New York (CNN) – There was a lot of cheering in the New York offices of LinkedIn – with good reason. On its first day of trading shares of the social networking site for professionals soared over 100%. That kind of price action raises a lot of questions.
Can the company like up to the hype? Do people only use Linkedin when they are looking for a job? Did they leave too much money on the table by not pricing the IPO higher?
I put some of these concerns to Jeff Weiner the CEO. He wouldn’t address the valuation directly but he did tell me they were very focused on finding investors who were focused on the long-term. It was his primary concern in this IPO. Weiner is very clear that he and his team are planning on plowing most of their profits back into the company. They may not even be profitable next year.
The Europeans are in a tricky position. They desperately want to keep the top job at the IMF, but they can’t be seen to be nakedly saying “it’s ours by right.”
So leaders from European Commission President Jose Manuel Barroso to finance ministers from Austria, Sweden and Denmark, (in fact just about anyone from Europe who has opened their mouth on the subject), are turning linguistic cartwheels to promote a European solution.
Tokyo, Japan (CNN) - Japan's economy, sputtering since the March 11 earthquake, tsunami and nuclear disaster, has fallen into recession, according to government figures released Thursday.
The country's gross domestic product fell by an annualized rate of 3.7% in the first quarter of the calendar year, according to the government, a much steeper fall than Japanese economists had predicted.
Comparing the first quarter to the previous year, according to Japan's cabinet office, the GDP fell 0.9%. In the fourth quarter of 2010, the GDP fell 0.8% as compared to the same quarter of the previous year. Thursday's GDP figures show a second consecutive quarterly drop, which fits the economic definition of a recession.
Industrial output in March was down 15.3%, the worst monthly drop in the country's history.
Businesses in the region affected by the tsunami were hit hard, with 10,000 of 24,000 businesses affected and 600 expected to close.
The figures, which did not include data from tourism or trade, underscore the fact that the natural disaster of March has become an economic disaster.
(CNN) – A unit of insurer Munich Re awarded high-performing agents with a 2007 party in Budapest with 20 prostitutes, according to a story published Wednesday by Handelsblatt, a leading German business newspaper.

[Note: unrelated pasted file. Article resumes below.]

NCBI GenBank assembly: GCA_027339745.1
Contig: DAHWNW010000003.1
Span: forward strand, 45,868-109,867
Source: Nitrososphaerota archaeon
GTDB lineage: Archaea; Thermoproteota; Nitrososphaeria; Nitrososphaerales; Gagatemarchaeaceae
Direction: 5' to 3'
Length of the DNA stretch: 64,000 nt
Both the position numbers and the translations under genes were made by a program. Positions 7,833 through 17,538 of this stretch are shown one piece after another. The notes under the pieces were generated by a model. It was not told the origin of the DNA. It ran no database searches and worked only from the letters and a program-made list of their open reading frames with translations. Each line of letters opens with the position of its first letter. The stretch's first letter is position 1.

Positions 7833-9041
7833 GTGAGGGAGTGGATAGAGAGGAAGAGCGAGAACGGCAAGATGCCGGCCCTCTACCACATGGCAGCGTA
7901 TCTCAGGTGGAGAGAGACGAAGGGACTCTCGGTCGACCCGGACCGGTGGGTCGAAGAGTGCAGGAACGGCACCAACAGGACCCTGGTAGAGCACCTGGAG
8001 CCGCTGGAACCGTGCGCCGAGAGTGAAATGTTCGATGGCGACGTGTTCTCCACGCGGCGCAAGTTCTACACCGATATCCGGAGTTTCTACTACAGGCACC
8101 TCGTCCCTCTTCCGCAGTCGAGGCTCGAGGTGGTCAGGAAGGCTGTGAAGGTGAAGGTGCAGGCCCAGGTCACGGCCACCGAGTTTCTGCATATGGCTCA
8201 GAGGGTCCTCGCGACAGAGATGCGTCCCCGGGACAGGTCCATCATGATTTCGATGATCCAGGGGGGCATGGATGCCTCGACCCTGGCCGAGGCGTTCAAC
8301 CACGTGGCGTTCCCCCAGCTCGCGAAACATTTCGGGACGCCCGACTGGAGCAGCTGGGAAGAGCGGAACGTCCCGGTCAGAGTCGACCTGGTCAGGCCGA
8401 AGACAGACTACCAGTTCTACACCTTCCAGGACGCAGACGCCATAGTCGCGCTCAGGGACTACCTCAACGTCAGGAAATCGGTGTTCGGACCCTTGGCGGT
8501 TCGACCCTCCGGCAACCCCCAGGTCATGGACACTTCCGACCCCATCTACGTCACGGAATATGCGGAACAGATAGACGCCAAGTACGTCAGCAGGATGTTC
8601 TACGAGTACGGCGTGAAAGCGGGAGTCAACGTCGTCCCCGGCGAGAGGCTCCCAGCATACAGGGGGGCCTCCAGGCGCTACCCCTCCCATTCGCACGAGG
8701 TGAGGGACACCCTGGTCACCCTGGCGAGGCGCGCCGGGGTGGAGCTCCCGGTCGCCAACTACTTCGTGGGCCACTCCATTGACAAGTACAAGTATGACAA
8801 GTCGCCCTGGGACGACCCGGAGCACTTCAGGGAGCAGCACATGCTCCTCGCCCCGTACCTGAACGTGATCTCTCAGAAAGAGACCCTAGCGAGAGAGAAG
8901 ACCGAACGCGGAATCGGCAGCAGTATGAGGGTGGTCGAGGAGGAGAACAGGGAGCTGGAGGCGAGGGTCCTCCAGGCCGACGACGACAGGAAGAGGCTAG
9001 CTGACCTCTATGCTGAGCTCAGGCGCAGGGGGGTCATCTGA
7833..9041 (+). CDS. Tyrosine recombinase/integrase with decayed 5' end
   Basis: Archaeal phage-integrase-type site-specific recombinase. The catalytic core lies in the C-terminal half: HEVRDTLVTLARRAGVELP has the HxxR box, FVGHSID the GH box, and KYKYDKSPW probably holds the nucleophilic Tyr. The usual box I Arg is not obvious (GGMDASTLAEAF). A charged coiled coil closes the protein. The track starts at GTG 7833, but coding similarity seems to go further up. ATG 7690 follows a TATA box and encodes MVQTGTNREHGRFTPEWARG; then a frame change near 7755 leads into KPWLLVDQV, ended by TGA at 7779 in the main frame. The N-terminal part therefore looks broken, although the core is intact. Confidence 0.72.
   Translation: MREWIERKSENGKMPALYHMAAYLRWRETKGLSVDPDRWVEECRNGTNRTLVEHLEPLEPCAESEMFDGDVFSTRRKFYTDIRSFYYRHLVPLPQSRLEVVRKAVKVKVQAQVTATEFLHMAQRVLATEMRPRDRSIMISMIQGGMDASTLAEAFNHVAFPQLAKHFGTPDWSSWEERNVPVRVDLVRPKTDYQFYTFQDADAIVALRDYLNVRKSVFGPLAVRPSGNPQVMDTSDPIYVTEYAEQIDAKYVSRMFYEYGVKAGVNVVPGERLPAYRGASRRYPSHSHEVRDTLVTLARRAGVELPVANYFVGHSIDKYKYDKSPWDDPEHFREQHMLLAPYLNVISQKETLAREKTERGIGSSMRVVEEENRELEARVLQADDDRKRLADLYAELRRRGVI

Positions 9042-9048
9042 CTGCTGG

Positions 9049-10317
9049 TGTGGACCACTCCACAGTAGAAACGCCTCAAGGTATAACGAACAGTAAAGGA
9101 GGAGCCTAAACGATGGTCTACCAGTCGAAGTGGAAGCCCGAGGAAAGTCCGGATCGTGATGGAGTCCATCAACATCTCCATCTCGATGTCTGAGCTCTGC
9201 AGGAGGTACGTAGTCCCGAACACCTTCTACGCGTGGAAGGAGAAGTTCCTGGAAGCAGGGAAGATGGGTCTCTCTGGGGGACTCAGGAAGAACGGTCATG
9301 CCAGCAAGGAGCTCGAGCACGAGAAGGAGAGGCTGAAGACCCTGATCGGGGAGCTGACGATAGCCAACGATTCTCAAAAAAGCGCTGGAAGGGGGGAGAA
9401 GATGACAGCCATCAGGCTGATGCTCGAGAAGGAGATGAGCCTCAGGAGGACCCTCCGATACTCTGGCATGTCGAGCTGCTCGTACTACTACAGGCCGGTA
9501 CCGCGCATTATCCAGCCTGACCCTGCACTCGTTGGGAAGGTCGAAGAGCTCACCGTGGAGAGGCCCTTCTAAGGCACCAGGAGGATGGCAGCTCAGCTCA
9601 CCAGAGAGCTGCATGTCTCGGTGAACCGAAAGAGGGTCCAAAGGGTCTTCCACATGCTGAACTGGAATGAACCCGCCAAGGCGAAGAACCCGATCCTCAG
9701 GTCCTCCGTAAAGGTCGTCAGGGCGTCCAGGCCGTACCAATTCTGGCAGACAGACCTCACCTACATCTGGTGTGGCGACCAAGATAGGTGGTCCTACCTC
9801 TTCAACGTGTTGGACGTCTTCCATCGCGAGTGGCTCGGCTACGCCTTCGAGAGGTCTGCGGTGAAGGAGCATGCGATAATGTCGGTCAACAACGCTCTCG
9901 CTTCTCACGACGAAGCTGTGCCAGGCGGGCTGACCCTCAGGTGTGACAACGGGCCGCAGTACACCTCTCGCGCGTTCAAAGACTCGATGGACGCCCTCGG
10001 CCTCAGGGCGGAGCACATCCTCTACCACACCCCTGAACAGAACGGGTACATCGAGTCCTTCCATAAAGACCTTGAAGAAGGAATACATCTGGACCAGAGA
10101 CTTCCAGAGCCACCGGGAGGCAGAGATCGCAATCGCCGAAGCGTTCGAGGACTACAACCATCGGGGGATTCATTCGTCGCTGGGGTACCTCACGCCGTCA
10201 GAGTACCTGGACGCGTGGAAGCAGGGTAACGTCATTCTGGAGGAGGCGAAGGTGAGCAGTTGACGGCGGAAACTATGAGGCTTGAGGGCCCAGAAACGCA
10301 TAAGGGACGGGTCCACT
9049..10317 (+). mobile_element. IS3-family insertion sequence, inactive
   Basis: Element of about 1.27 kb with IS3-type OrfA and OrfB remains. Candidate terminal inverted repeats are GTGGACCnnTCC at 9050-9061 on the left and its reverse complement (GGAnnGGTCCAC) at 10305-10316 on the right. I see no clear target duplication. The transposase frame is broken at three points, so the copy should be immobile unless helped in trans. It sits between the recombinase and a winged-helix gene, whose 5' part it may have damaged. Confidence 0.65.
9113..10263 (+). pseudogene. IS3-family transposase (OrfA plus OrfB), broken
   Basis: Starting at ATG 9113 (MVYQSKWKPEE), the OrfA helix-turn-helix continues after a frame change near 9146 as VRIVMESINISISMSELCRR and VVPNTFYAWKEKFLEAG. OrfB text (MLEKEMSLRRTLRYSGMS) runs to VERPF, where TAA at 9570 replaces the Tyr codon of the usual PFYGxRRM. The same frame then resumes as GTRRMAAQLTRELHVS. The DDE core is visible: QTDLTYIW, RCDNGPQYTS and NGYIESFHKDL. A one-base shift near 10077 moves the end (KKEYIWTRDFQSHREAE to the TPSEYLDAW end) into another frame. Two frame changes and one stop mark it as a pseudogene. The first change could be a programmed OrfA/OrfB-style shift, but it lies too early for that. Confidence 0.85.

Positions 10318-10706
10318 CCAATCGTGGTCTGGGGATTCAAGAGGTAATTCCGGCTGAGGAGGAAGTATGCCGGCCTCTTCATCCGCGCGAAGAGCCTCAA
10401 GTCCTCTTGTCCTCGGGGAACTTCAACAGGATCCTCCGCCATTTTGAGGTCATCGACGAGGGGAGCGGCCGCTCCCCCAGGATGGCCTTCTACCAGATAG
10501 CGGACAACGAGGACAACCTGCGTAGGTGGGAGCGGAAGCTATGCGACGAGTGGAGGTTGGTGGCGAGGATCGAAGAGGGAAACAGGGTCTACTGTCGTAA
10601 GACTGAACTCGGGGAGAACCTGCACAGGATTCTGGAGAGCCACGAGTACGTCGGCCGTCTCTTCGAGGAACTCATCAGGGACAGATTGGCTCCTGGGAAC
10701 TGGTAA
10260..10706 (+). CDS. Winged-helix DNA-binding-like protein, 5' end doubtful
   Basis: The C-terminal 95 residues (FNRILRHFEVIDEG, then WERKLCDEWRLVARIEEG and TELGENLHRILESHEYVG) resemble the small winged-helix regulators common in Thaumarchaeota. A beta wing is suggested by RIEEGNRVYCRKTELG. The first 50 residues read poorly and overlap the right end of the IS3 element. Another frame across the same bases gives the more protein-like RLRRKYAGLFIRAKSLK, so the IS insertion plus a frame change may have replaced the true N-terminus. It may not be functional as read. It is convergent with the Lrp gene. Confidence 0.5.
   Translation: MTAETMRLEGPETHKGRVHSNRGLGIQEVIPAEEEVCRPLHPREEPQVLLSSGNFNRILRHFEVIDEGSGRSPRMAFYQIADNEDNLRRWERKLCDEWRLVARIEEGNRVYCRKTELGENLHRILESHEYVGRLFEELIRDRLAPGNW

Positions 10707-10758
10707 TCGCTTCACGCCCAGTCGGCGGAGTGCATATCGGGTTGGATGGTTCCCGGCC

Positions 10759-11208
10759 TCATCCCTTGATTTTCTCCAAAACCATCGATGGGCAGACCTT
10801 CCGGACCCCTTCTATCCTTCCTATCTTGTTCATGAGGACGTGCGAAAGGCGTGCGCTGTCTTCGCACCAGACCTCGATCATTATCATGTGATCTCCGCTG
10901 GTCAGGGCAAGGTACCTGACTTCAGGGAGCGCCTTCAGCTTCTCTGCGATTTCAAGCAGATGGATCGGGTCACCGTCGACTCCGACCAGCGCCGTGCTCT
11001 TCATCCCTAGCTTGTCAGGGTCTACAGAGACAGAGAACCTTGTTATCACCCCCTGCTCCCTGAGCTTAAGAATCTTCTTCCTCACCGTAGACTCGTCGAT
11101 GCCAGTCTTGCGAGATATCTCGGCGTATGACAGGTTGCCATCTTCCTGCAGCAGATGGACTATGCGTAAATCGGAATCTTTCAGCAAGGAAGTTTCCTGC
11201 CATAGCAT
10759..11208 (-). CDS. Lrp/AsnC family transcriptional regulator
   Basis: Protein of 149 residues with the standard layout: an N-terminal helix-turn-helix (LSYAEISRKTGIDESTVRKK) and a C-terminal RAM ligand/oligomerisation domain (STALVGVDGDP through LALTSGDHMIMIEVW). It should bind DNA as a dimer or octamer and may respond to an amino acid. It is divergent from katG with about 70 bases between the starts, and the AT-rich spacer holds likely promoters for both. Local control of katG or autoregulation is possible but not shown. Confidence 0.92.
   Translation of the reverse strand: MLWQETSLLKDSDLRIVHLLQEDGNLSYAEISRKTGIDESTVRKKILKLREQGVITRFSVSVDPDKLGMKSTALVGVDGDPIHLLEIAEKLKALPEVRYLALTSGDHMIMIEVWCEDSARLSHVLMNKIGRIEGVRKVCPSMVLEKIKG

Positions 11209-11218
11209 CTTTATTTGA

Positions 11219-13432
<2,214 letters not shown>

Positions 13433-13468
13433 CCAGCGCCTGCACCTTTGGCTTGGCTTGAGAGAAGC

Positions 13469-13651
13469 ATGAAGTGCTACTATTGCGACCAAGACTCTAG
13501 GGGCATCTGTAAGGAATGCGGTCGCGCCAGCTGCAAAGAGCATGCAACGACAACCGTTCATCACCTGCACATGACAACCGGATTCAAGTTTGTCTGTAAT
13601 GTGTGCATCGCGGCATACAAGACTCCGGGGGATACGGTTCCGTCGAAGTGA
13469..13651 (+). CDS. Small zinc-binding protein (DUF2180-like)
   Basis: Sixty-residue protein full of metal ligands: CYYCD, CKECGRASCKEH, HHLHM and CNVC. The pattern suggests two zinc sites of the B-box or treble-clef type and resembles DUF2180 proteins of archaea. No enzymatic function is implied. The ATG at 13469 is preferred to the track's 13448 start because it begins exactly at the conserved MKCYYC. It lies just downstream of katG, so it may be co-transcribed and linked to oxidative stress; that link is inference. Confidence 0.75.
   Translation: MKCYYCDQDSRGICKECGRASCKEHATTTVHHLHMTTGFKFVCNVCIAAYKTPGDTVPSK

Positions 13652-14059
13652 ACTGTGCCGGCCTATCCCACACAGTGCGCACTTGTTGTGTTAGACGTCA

According to a story preview published on the Handelsblatt website, about 100 guests gathered at the Gellert spa “and transformed the historic site into an open-air brothel.”
Handelsblatt reported that women wore armbands: red for hostesses, yellow for sexual favors and white for prostitutes reserved for top executives and agents. Guests coming into the party were searched before entry and forbidden from taking cameras inside, according to one guest Handelsblatt interviewed.
The newspaper said the prostitutes would get a stamp on their forearm to keep a tally of services through the night.
Madrid, Spain (CNN) - Protests against Spain's economic crisis took a new turn Wednesday as social media networks fueled calls for demonstrators to take to the streets before local elections a few days away.
Thousands returned late Tuesday to Madrid's central Puerta del Sol plaza - where the main protests began Sunday.
A few hundred demonstrators camped out there overnight, while similar but smaller protests were held in Barcelona and other Spanish cities, a protest organizer said.
"The economy and unemployment are key to the protest because that binds all of us together," said Jon Aguirre Such, a spokesman for the Real Democracy Now, one of many groups convening the demonstrations.
"In this crisis, while some have gotten rich, most people have less income," Aguirre said.
Demonstrators are protesting Spain's 21% unemployment rate and a record 4.9 million jobless.
Beijing (CNN) - I was out shopping for groceries the other day with a friend of mine who has been living in Beijing for over a decade. We stopped by the fruit section, and I automatically gravitated to the bright red apples that looked delicious sitting on the store shelf.
She immediately stepped in. "I choose the apples that are pock-marked and are slightly bitten up by bugs," she told me while replacing the apples in my basket. "I figure if the fruit is good enough for the insect, it's good enough for me."